Days later, plaintiff’s counsel told defense counsel that the plaintiff had received a Facebook alert indicating that an unknown IP address in New Jersey accessed his account. Defense counsel confirmed that the plaintiff’s account was accessed, and the parties disagreed as to whether defense counsel was able to directly access the account. Defense counsel also advised that the defendants served a subpoena on Facebook, enclosing the authorization form executed by the plaintiff, to obtain the plaintiff’s account information.
The Stored Communications Act (“SCA”) prohibits internet service providers from disclosing the “content” of electronic communications. What constitutes “content” of an electronic communication? It may be easier to rephrase the question: What doesn’t constitute content? According to the U.S. District Court for the Northern District of California, the answer is: very little.
Optiver Australia Pty. Ltd. & Anor. v. Tibra Trading Pty. Ltd. & Ors., 12-cv-80242 (N.D. Cal., Jan. 23, 2013), involved a subpoena issued by the plaintiff to Google in connection with a foreign action in Australia. The plaintiff sought information regarding a number of its adversary’s emails for a two year period, including recipient, sender, subject, the dates sent, received, read and deleted, and attachments for emails that contain certain terms relevant to the case.
The defendant moved to quash and the Court granted the motion, in part. In doing so, the Court relied on the broad definition of “content” under the SCA, defined as “any information concerning the substance, purport or meaning of that communication.” The Court interpreted this to prohibit disclosure of content-related information, “no matter how insignificant.”
The International Organization for Standardization (“ISO”) is forming a new e-discovery committee tasked with the development of standards for e-discovery processes and procedures. The international standard “would provide guidance on measures, spanning from initial creation of [electronically stored information] through its final disposition which an organization can undertake to mitigate risk and expense should electronic discovery become an issue” according to a draft committee charter.
ISO is the world’s largest developer of voluntary international standards comprised of a network of standards bodies in more than 160 countries. Since its inception over 60 years ago, ISO has created more than 19,500 international standards for nearly every aspect of technology and businesses.
The proposed standard would cite ISO 9001, a part of the ISO 9000 family of standards that sets forth an internationally accepted consensus on good quality management practices. ISO 9001 defines minimum requirements for a company’s Quality Management System and is used by more than 1 million businesses in over 180 countries.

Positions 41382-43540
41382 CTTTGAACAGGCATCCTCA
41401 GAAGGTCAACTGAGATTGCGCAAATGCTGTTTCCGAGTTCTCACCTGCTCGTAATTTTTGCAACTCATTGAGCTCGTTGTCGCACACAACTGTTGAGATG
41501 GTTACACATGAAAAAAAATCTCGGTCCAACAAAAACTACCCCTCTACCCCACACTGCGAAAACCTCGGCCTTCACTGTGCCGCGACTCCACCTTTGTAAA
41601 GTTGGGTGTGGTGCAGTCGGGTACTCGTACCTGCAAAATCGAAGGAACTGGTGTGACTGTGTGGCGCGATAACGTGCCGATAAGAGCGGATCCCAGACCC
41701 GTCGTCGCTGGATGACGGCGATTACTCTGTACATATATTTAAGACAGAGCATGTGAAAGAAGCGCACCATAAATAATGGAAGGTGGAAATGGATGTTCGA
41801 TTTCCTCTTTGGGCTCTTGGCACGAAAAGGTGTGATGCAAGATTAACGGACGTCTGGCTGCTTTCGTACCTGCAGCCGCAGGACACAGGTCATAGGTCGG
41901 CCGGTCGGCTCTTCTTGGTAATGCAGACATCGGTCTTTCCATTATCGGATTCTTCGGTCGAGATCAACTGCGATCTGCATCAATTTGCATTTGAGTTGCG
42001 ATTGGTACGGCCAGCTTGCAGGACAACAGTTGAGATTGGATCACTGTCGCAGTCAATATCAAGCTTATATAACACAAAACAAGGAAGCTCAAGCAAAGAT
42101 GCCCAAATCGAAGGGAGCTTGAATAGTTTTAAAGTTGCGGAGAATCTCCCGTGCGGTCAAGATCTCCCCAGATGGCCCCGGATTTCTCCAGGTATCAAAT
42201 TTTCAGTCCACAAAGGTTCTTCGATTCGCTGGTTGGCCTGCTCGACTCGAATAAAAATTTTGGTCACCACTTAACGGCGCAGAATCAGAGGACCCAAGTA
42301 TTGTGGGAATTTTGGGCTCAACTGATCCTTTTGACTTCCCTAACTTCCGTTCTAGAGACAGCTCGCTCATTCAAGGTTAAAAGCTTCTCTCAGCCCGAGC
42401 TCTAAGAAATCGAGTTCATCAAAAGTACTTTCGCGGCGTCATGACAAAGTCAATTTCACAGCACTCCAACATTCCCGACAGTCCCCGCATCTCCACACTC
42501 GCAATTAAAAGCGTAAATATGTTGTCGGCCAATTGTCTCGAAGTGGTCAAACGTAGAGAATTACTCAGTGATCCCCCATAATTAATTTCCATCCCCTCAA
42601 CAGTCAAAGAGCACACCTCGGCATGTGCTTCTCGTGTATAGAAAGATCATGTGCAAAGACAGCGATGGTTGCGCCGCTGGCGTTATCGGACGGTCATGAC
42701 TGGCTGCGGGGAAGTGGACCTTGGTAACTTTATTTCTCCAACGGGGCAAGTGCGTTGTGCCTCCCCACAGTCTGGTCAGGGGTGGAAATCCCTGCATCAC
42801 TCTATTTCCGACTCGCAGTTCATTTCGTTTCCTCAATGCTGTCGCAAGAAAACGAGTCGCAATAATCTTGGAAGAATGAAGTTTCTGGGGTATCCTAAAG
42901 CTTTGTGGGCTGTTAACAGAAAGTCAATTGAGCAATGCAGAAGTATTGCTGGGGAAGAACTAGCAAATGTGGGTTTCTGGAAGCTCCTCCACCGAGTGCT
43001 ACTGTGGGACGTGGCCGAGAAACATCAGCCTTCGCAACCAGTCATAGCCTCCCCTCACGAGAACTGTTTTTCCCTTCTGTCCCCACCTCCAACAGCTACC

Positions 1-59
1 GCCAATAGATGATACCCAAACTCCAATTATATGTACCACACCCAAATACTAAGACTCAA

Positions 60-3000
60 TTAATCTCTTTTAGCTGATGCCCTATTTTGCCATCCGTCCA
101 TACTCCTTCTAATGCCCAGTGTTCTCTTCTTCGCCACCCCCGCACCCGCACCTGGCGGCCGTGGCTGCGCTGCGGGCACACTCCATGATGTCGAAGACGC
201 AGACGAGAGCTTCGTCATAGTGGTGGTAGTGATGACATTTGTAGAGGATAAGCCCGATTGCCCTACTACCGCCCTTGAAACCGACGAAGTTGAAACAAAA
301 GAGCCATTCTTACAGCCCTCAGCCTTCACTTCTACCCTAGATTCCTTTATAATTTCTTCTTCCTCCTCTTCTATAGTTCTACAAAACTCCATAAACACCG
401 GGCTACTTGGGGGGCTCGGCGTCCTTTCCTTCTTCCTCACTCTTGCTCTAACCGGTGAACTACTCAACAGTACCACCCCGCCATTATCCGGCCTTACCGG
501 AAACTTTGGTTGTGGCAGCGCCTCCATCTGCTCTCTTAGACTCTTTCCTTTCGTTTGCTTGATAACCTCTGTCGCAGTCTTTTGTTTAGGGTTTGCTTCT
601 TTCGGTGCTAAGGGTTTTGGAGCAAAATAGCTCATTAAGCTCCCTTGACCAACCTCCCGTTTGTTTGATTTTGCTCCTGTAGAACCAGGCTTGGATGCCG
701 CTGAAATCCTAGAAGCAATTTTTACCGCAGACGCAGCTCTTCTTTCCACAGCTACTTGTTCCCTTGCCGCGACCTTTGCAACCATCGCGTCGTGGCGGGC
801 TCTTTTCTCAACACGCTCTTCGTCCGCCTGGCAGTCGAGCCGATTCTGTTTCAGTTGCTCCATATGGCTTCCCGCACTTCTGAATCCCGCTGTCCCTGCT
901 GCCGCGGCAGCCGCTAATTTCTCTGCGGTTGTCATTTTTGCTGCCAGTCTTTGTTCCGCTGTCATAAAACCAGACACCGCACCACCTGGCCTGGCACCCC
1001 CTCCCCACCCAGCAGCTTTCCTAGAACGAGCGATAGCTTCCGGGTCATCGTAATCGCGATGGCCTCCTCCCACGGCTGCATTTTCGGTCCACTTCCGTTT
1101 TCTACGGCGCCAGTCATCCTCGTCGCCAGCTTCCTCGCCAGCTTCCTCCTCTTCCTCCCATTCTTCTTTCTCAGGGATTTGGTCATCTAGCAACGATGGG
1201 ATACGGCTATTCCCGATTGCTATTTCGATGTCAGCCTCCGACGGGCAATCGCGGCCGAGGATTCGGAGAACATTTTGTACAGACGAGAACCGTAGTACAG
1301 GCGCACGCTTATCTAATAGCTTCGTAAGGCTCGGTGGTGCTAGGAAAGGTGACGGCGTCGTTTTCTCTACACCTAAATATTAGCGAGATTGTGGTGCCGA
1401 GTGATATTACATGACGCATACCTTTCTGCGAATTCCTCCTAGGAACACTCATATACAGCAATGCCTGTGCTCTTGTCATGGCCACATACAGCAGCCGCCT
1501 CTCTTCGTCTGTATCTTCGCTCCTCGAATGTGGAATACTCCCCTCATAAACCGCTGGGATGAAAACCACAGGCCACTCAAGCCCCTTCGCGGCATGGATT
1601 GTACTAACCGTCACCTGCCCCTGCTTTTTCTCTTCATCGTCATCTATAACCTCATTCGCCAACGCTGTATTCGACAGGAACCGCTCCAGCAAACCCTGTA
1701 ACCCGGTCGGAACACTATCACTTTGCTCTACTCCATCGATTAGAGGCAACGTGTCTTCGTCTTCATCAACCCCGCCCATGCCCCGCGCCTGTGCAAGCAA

An Arizona federal court has determined that default judgment, an adverse instruction and monetary damages are proper remedies for in-house counsel’s failure to take the proper steps to preserve potentially relevant evidence after receiving notice of potential litigation. In Day v. LSI Corporation, Docket No. CIV-11-186-TUC-CKJ, the United States District Court for the District of Arizona granted, in part, the plaintiff-employee’s motion for entry of a default judgment and imposed additional sanctions against the defendant-employer, concluding that the employer’s in-house attorney had a “culpable mind” and acted willfully in failing to carry out the company’s preservation obligations.
During his October 2010 exit interview, the employee complained about alleged discrimination. Three months later, in January 2011, the company received a letter from an attorney representing the employee setting forth various contractual and other claims. In-house counsel was aware of both the exit interview complaint and the attorney letter and, in January 2011, issued a written document retention notice. The notice was not sent to a critical witness with relevant knowledge of some of the claims, though the company maintained that the witness was not identified in the attorney letter and that it was not aware that the witness had potentially relevant knowledge until receiving the employee’s initial disclosures seven months later. By then, the witness was no longer with the company and his emails had been purged from the company’s server.
The Court’s decision contains a lengthy discussion of the parties’ spoliation-specific discovery dispute, which included the depositions of the in-house attorney and members of the company’s IT department. There are some important lessons to be learned from the missteps in this case: